Thursday, 2 April 2020

Little And Large

In one sense, my world is very little now we are all in lockdown. The furthest I have been from the house in recent days is to wheel the bin to the end of the path. About 25 feet! And yet my world is so large- I'm getting regular messages from friends and family across the globe. Physically isolated, in a tiny bubble - but through technology I am in a huge community.
I've knitted a second shawl collar cardi for the Baby. The colour of the picture is all wrong- it is navy, on my dark green tablecloth! I spent an afternoon doing complex calculations with the original pattern, and reduced it from a 9month size to a newborn. This time I did a rib button band and cuffs. 
I don't expect we shall see the baby when he is a newborn - but he can still have a gift from Grandma. A little cardi to go with the large one.
The gift of yeast means I can continue to produce fresh bread. A couple of days back, I used some einkhorn flour in the mix. I bought this on a whim [and a yellow sticker] a while back.
The first loaf came out well - but the next one, I upped the quantities. Not quite the domed loaf I'd expected, more of a sunken treasure...
It will be edible, even if a little dense. I need to work through my older flours, I think and have proper 'stock rotation'
By the end of all this, I could do a collage of my "lockdown loaves"
Liz sends me encouraging pictures of her lovely  'rye bread rolls' and I feel slightly guilty that I just load up the breadmaker and leave it, whilst she daily does the full on kneading/proving/rising thing, with stunning results.
Bob was able to read Rosie a bedtime story - greatly enjoyed by all of us. The Sendak tale is a true classic, and Rosie joined in with claws and roars as appropriate. 
Thank you for all the kind wishes, we are getting there...slowly...

Update : I posted this earlier today, and have just heard that Eddie Large, one half of the duo "Little and Large" has just died. He'd been ill with heart problems, and contracted the virus in hospital. So sad to read this. He brought joy and laughter to so many. RIP

Wednesday, 1 April 2020

A Fool's Errand?

The blog is twelve years old this week - can you believe it? In my first post I wrote "Whether or not I am disciplined enough to maintain the thing remains to be seen" I am as surprised as anyone that it has lasted this long - and that 1500 people checked it out last Monday! I've kept to the same basic format - sharing God's everyday blessings in my life - with church, children, craft, family, food, friends, thrifty tips and life generally. 
But on April 1st I have been guilty of publishing spoof posts. There was "Faralla Sponge Oil" [Angela's April Fool] "Oslo Lap Fir" fencing, and Hardy's girlfriend Flora Polian...and others.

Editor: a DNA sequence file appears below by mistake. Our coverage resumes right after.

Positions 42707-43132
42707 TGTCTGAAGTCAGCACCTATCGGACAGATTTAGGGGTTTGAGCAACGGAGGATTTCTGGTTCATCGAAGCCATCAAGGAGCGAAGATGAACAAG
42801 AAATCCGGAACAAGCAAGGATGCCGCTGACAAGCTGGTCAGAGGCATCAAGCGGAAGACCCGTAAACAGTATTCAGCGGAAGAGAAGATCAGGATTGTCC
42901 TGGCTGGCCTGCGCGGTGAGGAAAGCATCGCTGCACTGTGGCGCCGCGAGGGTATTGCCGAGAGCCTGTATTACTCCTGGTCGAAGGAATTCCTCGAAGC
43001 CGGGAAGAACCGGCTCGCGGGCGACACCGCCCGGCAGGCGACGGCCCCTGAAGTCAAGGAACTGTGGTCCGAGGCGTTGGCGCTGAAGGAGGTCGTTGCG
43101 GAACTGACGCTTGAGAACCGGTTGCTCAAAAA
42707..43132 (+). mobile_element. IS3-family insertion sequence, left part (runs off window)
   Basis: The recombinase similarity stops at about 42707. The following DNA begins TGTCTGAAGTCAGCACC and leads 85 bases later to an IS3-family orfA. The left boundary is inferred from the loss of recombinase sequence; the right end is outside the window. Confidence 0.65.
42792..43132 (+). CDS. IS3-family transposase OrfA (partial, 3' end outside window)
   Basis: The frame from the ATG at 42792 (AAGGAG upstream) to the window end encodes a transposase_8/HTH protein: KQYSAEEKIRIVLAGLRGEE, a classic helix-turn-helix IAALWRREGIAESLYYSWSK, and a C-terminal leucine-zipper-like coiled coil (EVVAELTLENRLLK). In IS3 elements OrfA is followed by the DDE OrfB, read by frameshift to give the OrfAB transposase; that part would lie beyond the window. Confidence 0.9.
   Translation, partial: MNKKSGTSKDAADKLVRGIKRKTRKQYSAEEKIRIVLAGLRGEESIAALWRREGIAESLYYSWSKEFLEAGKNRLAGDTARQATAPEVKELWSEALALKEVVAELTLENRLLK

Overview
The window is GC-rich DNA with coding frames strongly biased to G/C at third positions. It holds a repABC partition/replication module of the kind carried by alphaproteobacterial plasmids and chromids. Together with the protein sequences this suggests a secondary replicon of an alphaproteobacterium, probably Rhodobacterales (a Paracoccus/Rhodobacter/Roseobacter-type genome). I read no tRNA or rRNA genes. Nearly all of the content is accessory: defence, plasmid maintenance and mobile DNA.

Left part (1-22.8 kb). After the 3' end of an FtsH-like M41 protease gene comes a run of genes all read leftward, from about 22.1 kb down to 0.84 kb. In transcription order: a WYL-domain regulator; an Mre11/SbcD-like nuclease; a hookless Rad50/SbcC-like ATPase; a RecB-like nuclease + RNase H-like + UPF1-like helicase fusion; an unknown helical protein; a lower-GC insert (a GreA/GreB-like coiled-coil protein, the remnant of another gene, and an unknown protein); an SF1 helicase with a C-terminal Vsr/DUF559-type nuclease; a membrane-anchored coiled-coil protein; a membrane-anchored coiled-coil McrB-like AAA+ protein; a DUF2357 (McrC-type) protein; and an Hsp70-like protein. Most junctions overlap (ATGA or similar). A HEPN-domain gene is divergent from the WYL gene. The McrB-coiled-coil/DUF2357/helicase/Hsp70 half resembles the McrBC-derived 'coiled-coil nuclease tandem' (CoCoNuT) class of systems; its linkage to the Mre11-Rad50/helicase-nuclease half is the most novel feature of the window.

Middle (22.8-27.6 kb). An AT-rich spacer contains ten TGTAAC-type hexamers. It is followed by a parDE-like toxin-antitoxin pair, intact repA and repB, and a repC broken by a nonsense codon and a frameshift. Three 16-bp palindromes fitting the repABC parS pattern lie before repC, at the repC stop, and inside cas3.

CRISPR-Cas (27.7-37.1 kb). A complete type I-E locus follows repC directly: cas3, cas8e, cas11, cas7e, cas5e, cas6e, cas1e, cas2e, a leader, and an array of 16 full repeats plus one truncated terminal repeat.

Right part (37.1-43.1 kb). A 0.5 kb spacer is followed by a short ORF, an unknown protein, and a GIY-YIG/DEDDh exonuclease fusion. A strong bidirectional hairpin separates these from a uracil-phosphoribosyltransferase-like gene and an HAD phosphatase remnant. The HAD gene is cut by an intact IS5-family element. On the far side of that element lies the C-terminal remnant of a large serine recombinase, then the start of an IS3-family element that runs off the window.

This year, I just haven't got the heart for spoof April Fool posts - the world is full of enough 'fake news' as it is. A friend's kind message "Do you need any errands?" started me thinking about the expression "A Fool's Errand" - where does it come from?
There is a long tradition of teasing the new apprentice on their first day at work by sending them on a Fool's Errand. Older blokes [it does seem to have been a masculine habit] despatched the innocent boys down to the stores to collect some of these...

  • a can of striped paint
  • a box of holes
  • a packet of skyhooks
  • a left handed screwdriver
  • a tin of elbow grease
  • a verbal agreement form
  • a long weight
The phrase first started being recorded around 1700 - but before that the Tudor's referred to it as "A sleeveless errand" -the word sleeveless used to be used back then to mean futile or trifling. I've yet to ascertain where lack of sleeves and foolishness are connected! [Unless you look at those hapless teenage lads who will insist on going out in all weathers without putting on a proper coat.] 
We've technically got through the 14 days of self-isolation in The Manse today. I would like to run a few errands myself today. I have a small stack of parcels which need to get to the Post Office, and some fresh milk would be useful. 
A Wise Woman from the Yeast left a packet in the porch yesterday, so the Pastor will not be eating unleavened bread after all. Another friend deposited a beautiful bag of fresh fruit and veg - so I don't have to do any supermarket shop trips yet. I continue to produce meals from my pantry reserves. It was lovely to have an email from SueH saying that she made her husband a birthday cake with the mayo recipe and it turned out well! Glad to have been helpful there!